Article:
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NRL Tips & Preview – Clive Churchill Medal

The Clive Churchill Medal – awarded to the best player in each year’s NRL grand final – is one of the game’s most coveted individual honours. WILL EVANS breaks down the gong’s historical trends and runs the rule over the contenders ahead of Sunday’s decider between Penrith Panthers and Parramatta Eels. 

A South Sydney icon and one of the four original Immortals, ‘The Little Master’ Clive Churchill passed away in 1985. An award for the best player in the Grand Final for struck in his honour the following season.

Many of the game’s greats have had their names engraved on the Clive Churchill Medal. Canberra lock Bradley Clyde (1989 and ’91) and Melbourne fullback Billy Slater (2009 and ’17) are the only two-time winners.

Clyde (1991), St George’s Brad Mackay (1993), Manly’s Daly Cherry-Evans (2013) and last year’s recipient, Canberra’s Jack Wighton, are the only Clive Churchill Medallists to play on a losing team.

This year, rival halfbacks Nathan Cleary and Mitchell Moses, Panthers fullback Dylan Edwards and lock Isaah Yeo are the best-supported options, but there’s no shortage of top-value smokies in the mix.

Better by half

Unsurprisingly, it’s halfbacks that have dominated the Clive Churchill Medal with 11 of the 36 winners since the gong was first handed out in 1986 wearing the No.7 on their backs. Four of the past 10 Churchill Medallists were halfbacks, though Nathan Cleary broke a six-year drought for the position in 2021.

One of the shortest favourites for the award ever at just $3.00, Cleary was man-of-the-match in both the Panthers’ 2022 finals matches to date. He’s looking to become just the third player to win the Churchill Medal twice and the first to achieve the honour in back-to-back years.

Mitchell Moses ($7.00) is on the second line of betting and the comfortable favourite among Parramatta players. A flightier proposition, no doubt, but a tremendous individualist who is having a fine finals series and will be at the forefront if the Eels spring a boilover.

Just four five-eighths have earned the Clive Churchill Medal – with Greg Inglis’ performance for the Storm in 2007 the only success for pivots in a 30-year block – but the Roosters’ Luke Keary (2018) and the Raiders’ Jack Wighton (2019) boosted the tally in consecutive years recently.

Rival No.6s Jarome Luai and Dylan Brown (both $18) represent some of the best value in the 2022 market.

Spine stars

Given their importance to the modern game and the megastars than feature in the positions, fullbacks (six) and hookers (two) are underrepresented in the annals of Churchill Medal history.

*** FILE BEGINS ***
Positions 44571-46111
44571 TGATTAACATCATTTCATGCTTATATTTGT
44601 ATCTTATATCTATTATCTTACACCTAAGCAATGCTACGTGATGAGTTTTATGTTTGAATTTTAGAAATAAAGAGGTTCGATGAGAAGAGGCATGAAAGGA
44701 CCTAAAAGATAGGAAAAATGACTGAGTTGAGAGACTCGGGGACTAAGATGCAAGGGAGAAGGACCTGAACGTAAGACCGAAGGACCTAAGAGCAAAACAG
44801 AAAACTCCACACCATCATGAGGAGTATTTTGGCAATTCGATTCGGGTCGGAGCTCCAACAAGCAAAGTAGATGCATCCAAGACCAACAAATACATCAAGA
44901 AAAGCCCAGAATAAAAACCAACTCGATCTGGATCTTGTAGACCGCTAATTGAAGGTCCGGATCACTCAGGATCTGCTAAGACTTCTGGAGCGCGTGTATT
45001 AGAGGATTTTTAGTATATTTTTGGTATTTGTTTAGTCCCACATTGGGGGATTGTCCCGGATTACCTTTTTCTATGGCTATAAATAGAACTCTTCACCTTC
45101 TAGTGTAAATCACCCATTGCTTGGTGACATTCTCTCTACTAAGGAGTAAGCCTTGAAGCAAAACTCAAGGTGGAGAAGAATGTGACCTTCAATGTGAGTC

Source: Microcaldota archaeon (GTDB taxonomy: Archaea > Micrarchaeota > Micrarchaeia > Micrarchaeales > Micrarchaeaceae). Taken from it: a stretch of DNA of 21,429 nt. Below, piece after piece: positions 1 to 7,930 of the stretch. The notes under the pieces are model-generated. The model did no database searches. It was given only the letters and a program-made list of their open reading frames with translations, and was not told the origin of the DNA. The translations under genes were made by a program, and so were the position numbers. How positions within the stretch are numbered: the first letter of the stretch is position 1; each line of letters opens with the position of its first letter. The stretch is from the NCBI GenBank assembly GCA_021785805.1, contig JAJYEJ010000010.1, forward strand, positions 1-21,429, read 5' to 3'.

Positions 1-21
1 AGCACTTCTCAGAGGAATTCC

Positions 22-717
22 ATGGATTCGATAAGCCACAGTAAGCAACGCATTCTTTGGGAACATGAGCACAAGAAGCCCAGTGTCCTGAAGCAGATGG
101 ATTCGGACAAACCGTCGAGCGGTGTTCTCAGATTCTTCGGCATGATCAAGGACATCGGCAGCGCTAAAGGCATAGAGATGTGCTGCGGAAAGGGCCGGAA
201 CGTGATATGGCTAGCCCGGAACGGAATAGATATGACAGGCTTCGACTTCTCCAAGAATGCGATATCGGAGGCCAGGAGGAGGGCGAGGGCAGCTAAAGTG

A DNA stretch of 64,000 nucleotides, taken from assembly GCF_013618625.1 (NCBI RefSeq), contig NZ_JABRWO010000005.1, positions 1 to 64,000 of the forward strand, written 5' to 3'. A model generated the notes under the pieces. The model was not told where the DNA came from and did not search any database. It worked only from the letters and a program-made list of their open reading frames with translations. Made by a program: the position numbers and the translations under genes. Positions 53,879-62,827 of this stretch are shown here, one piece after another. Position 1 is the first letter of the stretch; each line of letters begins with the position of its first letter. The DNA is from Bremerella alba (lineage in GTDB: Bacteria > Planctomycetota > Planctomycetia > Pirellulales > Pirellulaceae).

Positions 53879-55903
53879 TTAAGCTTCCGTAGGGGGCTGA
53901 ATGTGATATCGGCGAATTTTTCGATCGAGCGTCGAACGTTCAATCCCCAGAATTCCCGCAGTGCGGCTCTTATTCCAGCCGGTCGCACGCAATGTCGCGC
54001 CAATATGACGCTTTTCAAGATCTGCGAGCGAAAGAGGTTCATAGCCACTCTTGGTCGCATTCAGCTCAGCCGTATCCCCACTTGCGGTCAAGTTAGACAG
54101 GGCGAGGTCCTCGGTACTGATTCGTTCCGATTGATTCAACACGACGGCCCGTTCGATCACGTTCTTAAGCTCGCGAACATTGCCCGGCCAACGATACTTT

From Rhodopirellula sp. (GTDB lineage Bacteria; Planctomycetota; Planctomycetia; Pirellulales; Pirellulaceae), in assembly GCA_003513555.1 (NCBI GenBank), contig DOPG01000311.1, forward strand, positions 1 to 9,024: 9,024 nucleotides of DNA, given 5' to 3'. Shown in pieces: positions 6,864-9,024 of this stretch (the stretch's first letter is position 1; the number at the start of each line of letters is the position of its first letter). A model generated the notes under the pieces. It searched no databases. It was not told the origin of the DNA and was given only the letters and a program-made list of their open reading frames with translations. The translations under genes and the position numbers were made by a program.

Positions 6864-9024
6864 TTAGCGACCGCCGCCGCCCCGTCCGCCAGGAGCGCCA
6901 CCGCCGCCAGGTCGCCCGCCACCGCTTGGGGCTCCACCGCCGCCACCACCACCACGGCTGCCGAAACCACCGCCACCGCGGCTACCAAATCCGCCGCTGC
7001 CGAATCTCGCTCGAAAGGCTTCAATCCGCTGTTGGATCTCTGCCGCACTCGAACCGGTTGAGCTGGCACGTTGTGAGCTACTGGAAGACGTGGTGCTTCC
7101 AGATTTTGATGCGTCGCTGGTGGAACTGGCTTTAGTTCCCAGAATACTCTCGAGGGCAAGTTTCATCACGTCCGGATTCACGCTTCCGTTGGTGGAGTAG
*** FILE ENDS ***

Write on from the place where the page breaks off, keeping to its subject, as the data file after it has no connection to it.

Penrith’s Luke Priddis (2003) and Shaun Berrigan (2006) are the only rakes to have their names inscribed on the Churchill, though Cameron Smith was criminally overlooked in 2017. The Panthers’ Api Koroisau ($14) is conservatively priced in this year’s market, while opposite Reed Mahoney is very tempting a $34 if you’re tipping an Eels victory.

Slater was a contentious winner ahead of Cooper Cronk in 2009 and Smith in ’17. St George Illawarra’s Darius Boyd (2010) and Melbourne’s Ryan Papenhuyzen (2020) are the only other fullback recipients in the past 21 seasons.

But inspirational Panthers No.1 Dylan Edwards is equal-second favourite at $7.00, while Eels skipper Clint Gutherson is the second Eel in the market at $12. Both have massive work-rates and (especially Gutherson) feature heavily in their respective teams’ attack. The pair are highly likely to be among the top handful of players on the field, whichever way the result goes.

Leading from the front

Middle forwards have a reasonable Churchill Medal strike-rate, with Canterbury’s Paul Dunn (1988), the Bulldogs’ Willie Mason (2004) and Manly’s Brent Kite (2008) flying the flag for props.

Six locks have picked up the prize – though that figure was inflated by a run of four No.13 victors in seven years from 1989-95. Sea Eagles ball-player Glenn Stewart (2011) and the Rabbitohs’ broken-face hero Sam Burgess (2014) the most recent lock winners.

Cronulla’s Luke Lewis was the last forward to win the Churchill in 2016 (though it should have gone to controversial front-row match-winner Andrew Fifita) – the fourth second-rower to collect the honour.

The top forwards in the Churchill Medal market are Penrith lock Isaah Yeo ($9.00) and Parramatta second-rower Shaun Lane ($21, undoubtedly affected by his match-turning display in the prelim). Panthers prop James Fisher-Harris ($23), game-breaking second-row teammate Viliame Kikau ($26) and dynamic Eels back-rower Isaiah Papali’i ($34) have to be considered great chances on Sunday night, too.

Fisher-Harris and Papali’i – as well as Dylan Brown – would break new ground as the first New Zealander to ascend the dais and collect the Churchill Medal.

Meanwhile, no centres or wingers have ever won the Clive Churchill Medal. The Panthers’ powerhouse flankman Brian To’o ($51) is the shortest-priced to create history for the three-quarters – solid value but the only player numbered 2-5 worth considering.

*Odds correct at 9am Friday October 23



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